In 2013 the government introduced permitted development rights (PD Rights) for a change of use from office to residential use. The PD Rights were to apply for a limited time only, and expire on 30 May 2016. PD Rights effectively give planning permission without the necessity of obtaining a planning permission, although there is a prior approval process in respect of certain issues. This saves both time and cost for developers and also removes the uncertainty associated with obtaining a planning permission.
The Housing Minister, Brandon Lewis has indicated that the PD Rights for office to residential conversions will be extended beyond May 2016, but no formal announcement has yet been made. So, what should you do if you are considering, or in the process of, carrying out an office to residential conversion?
The Town and Country Planning (General Permitted Development) (England) Order 2015 states that the PD Rights will not apply if the use of the property as a dwellinghouse (C3) began after 30 May 2016.
Some believe that for the use to have changed to a dwellinghouse, there is no requirement for people to be living in the property; it just needs to be ready for occupation. However if actual use is required, a building that is ready for occupation but has not been sold or let by 30 May 2016, would not qualify. Therefore, it would not have been developed pursuant to the PD Rights and would require planning permission to be a lawful development.
Right now there are many unanswered questions relating to multi-occupied buildings. For example, what proportion of units within the development has to be in use by 30 May 2016? Will a building with occupation of 48 out of 50 units qualify? What if only one is occupied? Is there a threshold of occupation that must be met?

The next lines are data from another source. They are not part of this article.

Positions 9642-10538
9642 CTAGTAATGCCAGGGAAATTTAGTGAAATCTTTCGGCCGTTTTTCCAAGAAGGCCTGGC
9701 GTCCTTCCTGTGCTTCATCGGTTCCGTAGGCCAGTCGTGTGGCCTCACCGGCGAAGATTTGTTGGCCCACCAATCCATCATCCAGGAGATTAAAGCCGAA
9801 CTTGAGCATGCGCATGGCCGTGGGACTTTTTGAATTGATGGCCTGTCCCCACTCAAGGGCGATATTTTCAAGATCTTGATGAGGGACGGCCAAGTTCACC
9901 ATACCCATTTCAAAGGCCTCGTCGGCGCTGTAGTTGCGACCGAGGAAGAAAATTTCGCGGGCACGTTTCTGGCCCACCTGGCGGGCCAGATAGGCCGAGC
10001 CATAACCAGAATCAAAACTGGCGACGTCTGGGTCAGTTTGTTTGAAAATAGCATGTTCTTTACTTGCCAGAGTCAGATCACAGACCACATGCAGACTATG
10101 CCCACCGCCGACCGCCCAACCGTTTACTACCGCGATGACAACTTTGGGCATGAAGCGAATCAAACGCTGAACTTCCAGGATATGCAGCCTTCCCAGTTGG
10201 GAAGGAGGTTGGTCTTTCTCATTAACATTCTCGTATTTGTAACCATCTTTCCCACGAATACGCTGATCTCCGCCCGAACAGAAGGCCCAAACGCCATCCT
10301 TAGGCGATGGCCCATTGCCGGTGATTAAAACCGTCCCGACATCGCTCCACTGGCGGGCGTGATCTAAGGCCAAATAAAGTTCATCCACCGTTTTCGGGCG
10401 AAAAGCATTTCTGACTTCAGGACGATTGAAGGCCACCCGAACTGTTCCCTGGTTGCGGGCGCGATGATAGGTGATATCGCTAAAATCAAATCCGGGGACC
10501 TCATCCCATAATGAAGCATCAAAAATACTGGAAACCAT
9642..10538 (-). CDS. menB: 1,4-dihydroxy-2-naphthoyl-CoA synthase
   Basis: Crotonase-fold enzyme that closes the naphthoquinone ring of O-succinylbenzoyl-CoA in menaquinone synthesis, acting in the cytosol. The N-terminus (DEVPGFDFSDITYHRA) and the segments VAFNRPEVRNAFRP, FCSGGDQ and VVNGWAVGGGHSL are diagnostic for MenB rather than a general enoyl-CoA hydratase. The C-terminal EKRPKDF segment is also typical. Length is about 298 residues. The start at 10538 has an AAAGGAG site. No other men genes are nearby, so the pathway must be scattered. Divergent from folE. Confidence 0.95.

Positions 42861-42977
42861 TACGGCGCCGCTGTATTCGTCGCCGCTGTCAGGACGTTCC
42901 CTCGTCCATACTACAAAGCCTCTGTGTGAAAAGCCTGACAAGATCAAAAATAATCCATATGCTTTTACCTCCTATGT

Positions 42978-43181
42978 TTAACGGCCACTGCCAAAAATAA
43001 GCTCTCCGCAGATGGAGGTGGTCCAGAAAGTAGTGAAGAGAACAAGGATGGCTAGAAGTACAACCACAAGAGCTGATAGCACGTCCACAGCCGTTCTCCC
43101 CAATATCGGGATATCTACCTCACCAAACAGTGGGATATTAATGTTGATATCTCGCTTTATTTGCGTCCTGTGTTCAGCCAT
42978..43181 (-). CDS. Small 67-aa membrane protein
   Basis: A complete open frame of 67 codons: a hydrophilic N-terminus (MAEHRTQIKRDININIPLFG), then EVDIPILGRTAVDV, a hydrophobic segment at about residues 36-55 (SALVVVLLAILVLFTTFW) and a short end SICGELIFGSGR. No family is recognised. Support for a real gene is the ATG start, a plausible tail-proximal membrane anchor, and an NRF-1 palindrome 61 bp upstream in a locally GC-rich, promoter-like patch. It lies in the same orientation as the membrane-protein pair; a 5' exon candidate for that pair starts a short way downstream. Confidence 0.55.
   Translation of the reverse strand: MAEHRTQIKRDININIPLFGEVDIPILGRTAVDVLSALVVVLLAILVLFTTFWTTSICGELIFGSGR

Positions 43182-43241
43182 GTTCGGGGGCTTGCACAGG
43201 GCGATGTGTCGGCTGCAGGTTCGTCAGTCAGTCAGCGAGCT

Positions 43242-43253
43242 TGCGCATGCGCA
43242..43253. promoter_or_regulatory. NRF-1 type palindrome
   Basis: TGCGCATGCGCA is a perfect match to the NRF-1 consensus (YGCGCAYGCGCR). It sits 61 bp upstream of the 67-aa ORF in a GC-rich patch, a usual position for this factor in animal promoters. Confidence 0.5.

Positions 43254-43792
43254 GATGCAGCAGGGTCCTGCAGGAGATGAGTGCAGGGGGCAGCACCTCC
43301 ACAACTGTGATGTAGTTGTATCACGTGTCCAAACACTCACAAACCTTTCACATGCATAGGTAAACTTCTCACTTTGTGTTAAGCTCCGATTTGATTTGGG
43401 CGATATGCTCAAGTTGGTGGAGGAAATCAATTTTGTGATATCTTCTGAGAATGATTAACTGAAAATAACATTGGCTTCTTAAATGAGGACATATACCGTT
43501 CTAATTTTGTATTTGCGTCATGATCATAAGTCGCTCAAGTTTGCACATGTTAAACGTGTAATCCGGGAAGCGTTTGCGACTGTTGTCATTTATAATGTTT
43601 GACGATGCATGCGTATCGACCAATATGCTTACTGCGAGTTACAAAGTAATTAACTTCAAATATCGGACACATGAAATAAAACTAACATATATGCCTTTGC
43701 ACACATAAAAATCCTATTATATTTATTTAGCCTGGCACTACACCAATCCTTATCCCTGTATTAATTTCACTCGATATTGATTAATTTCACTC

Given the uncertainty presented by all of these questions, what should developers, who are aiming to complete an office to residential conversion by 30 May 2016 do? It is now just over eight months before the PD Rights expire. Developers are unlikely to know with any certainty whether they are going to be able to fulfill all of the requirements. Therefore, steps to ensure that the development is lawful, and not open to enforcement action, need to be taken now.
Funders will be very wary of relying on the PD Rights at this stage, so this is a further consideration for developers. The safest course of action is to apply for planning permission for change of use. In doing so, both the developer and any funders will be certain that, even if all of the conditions for taking advantage of the PD Rights are not met, the development is lawful.
Even if you have used the PD Rights to effect a change of use, you may wish to consider obtaining a retrospective planning permission if, for example, some of the units in a building are not yet occupied or may not be occupied by 30 May 2016. This will give more certainty to funders, as, without it, there will be uncertainty as to whether the residential use was commenced by 30 May 2016.
Contributor: Alexandra Holsgrove Jones
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